They do the best they can, using fire trucks driven into the ground (an odometer on one shows something like 175,000 miles) and held together with duct tape and maybe spit and chewing gum. A little girl dies because the fire truck on the scene wasn't adequately equipped. At her funeral, the weeping mourners know who failed them: not the firefighters, but the City of Detroit itself.
The city, of course, is broke, having filed for municipal bankruptcy only last month. Michigan's Republican Governor, in a heinous policy blatantly designed to wrest control away from minorities and their democratically elected officials (among other things) while seizing community assets (selling off the treasures from the Detroit Institute of the Arts has been proposed), has appointed a (Republican) emergency manger with almost dictatorial control over the entire community and its government. This for a city that hasn't had a Republican mayor in more than half a century.
Donald Austin was born and raised in Detroit but served his years as a firefighter in Los Angeles. The movie paints him as out-of-touch with his hometown's needs. Looking at the beaten and battered fire trucks, he admonishes the drivers for not taking better care of their equipment. When the crew films him vacuuming his own office, he talks about firing the office janitor like Austin is the one making the big sacrifice, rather than the janitor now among the ranks of the unemployed. And this guy is supposed to be their ally.
Video & Audio
Shot in high-def video yet presented in the 2.35:1 CinemaScope format, Burn looks really great (and, at times, terrifying) on Blu-ray disc, with top-drawer videography. Behind-the-scenes featurettes show how the crew used multiple cameras to cover the fires, including "helmet-cams" worn by the firefighters themselves and allowing for footage covering them as they rush into battle. At times the effect is like something out of Aliens. The 5.1 Dolby Digital audio is also quite strong, and optional English, French, German, and Spanish subtitles are included.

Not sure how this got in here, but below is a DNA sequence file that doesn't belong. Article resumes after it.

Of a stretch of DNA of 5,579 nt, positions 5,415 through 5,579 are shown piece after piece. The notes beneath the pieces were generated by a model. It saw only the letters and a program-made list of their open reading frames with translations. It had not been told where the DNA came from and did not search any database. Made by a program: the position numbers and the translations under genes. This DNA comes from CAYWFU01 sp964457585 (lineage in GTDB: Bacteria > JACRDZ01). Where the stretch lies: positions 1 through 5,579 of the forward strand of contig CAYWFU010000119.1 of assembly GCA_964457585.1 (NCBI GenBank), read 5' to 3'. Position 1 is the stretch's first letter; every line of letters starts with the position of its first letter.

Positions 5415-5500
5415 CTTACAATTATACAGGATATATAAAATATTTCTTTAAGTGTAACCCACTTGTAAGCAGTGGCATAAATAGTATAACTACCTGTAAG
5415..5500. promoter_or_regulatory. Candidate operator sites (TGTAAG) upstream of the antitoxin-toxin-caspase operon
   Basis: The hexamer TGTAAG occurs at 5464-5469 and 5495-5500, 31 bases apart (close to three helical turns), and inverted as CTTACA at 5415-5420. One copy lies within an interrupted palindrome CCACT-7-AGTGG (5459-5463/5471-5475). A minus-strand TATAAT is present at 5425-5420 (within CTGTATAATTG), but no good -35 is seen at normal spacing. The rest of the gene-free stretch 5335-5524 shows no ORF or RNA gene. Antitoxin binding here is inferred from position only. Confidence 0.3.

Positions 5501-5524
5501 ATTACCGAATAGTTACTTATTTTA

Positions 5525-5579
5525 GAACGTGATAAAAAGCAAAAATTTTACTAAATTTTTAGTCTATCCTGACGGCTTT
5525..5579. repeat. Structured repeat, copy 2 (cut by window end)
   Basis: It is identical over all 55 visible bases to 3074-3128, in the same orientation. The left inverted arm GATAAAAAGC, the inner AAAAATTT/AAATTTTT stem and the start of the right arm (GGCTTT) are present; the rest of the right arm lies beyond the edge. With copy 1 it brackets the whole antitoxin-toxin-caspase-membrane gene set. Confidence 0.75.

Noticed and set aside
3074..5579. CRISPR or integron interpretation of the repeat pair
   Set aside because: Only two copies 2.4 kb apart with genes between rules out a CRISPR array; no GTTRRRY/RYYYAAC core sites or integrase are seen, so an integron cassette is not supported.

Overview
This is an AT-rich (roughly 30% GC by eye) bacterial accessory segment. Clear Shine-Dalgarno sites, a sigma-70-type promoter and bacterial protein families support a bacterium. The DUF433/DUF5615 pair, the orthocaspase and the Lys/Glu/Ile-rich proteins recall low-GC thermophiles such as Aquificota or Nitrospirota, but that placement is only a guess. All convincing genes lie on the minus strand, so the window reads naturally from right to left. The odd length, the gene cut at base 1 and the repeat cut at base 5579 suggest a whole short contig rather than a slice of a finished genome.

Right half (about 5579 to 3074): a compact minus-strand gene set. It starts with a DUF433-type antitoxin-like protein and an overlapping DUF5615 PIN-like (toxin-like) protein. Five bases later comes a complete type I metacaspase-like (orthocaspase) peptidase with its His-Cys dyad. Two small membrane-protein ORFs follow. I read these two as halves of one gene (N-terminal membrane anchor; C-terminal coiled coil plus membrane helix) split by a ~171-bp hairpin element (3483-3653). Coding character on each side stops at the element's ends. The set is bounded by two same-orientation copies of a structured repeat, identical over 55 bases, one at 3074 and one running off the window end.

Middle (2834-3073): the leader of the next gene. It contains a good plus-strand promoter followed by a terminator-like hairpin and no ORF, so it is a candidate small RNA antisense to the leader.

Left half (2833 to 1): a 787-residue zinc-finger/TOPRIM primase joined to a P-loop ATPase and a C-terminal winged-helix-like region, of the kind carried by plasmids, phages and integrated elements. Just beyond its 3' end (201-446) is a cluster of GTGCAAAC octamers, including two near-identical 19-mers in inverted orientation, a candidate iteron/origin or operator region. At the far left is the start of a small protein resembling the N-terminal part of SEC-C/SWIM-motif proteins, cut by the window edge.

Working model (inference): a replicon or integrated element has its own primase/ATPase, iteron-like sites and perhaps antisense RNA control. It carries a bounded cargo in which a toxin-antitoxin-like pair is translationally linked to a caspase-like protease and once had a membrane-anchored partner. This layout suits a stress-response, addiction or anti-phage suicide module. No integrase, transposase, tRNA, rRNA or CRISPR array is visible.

I wonder if most, if not all the special feature content on Disc 2 couldn't have been squeezed onto the first disc (the movie is just 86 minutes long), but regardless there's a lot of the usual behind-the-scenes material, most interestingly material presented in ways that break down the documentary filmmaking process. For instance, one especially good extra shows the same fire viewed from something like eight cameras, all synched up and presented simultaneously. Also included are commentary tracks and interviews with producer Denis Leary, producer-directors Tom Putman and Brenna Sanchez, and the firefighters themselves; interviews and introductions from various screening events; bloopers and deleted scenes; trailers; and even a "sponsor's reel" with the filmmakers extolling the virtues of various camera lenses and like. Gotta pay the bills.
This is a story about firefighters fighting for the city they love but which doesn't love them back. "Emergency management" isn't the answer, but what can substantively improve things for the city's firefighters? Can it ever get better? A DVD Talk Collector Series title.
* Reader Sergei Hasenecz helpfully adds, "The full title is The Leary Firefighters Foundation, and you should mention that it was established by Denis Leary, one of the producers, after Leary lost a cousin and a close friend, both of whom died along with four other firefighters, in 1999 during a fire in Leary's home town of Worcester, Mass."
Stuart Galbraith IV is a Kyoto-based film historian whose work includes film history books, DVD and Blu-ray audio commentaries and special features. Visit Stuart's Cine Blogarama here.